|Jenkins' Ferry Battle Monument|
A bloody and important engagement of the Arkansas portion of the Red River Campaign, the battle took place about 12 miles south of Sheridan in the lowlands and swamps along the Saline River.
Union General Frederick Steele had been badly mauled in a series of battles near Camden over the previous two weeks, particularly at the Battle of Poison Spring on April 18th. Learning that the Louisiana phase of the campaign to take Shreveport and advance into northern Texas had failed, he decided that discretion was the better part of valor and began to evacuate his fortified position at Camden on April 26, 1864.
|Saline River at Jenkins' Ferry|
The ground over which the battle was fought was horrible for offensive operations. The river was running high and the bottoms were partially flooded. Thick swamps and mud hindered the movement of troops and cannon and greatly impacted Smith's ability to properly coordinate his forces.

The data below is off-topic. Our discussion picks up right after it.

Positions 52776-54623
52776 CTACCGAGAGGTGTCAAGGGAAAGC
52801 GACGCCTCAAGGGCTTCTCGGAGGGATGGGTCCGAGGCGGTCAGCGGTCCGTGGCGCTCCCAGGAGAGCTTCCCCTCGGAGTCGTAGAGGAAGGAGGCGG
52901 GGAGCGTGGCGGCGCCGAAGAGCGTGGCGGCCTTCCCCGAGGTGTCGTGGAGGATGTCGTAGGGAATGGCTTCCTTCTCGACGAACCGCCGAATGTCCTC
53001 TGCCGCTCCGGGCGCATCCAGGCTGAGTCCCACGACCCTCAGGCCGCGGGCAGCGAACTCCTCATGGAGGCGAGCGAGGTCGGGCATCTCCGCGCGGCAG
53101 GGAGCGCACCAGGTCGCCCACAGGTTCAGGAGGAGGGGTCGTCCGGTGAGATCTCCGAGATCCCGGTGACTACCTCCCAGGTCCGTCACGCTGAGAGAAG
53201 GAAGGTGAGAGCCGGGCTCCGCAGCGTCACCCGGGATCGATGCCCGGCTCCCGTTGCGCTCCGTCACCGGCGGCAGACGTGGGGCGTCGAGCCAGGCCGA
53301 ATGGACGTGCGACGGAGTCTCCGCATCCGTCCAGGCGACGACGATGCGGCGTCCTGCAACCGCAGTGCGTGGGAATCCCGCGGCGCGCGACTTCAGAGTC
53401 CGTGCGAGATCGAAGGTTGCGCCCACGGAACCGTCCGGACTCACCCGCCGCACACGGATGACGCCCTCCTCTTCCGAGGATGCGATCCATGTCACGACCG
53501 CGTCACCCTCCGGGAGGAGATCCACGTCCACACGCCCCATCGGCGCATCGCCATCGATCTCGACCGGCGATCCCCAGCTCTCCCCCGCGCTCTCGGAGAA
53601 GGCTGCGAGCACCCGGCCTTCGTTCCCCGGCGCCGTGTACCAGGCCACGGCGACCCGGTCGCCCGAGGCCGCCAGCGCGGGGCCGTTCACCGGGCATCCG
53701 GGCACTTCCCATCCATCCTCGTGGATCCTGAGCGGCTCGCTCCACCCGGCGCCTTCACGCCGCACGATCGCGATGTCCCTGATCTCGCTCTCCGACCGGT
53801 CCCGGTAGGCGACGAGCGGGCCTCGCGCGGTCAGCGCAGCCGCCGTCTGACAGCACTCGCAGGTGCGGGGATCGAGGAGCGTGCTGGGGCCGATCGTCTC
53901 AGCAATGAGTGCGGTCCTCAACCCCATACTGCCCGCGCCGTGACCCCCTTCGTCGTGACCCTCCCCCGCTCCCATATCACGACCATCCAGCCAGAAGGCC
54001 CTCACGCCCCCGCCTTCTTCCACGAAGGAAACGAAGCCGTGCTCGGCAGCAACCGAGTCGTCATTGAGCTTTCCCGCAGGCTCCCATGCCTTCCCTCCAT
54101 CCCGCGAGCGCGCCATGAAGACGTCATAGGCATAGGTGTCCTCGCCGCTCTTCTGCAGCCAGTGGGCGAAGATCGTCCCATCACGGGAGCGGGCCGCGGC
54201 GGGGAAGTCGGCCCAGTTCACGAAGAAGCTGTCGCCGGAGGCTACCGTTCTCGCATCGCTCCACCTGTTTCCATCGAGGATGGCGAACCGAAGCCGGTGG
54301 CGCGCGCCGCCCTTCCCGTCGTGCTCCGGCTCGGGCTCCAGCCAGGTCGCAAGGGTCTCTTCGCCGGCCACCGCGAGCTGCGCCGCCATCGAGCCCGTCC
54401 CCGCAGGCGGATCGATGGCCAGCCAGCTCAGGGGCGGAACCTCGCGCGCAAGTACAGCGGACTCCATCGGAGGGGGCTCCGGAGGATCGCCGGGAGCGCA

Fighting on the defensive, the Federals were able to condense their lines and throw up breastworks of fence rails and logs. The Confederates had to come at them through the swamps and mud and without the protection of fortifications of their own. The result was a bloody fight that ended when Kirby Smith realized he would not be able to overwhelm the Union lines and ordered the attacks to stop. The Union army slipped across the Saline River during the night, destroying its pontoon bridge behind it, and moved on for Little Rock.
Total losses in the battle numbered nearly 1,000. The Confederates suffered casualties of at least 86 killed and 356 wounded. The Federals lost an estimated 63 killed, 413 wounded and 45 missing in action.
To learn more about the Battle of Jenkins' Ferry and Jenkins' Ferry State Park, please visit www.exploresouthernhistory.com/jenkinsferry1.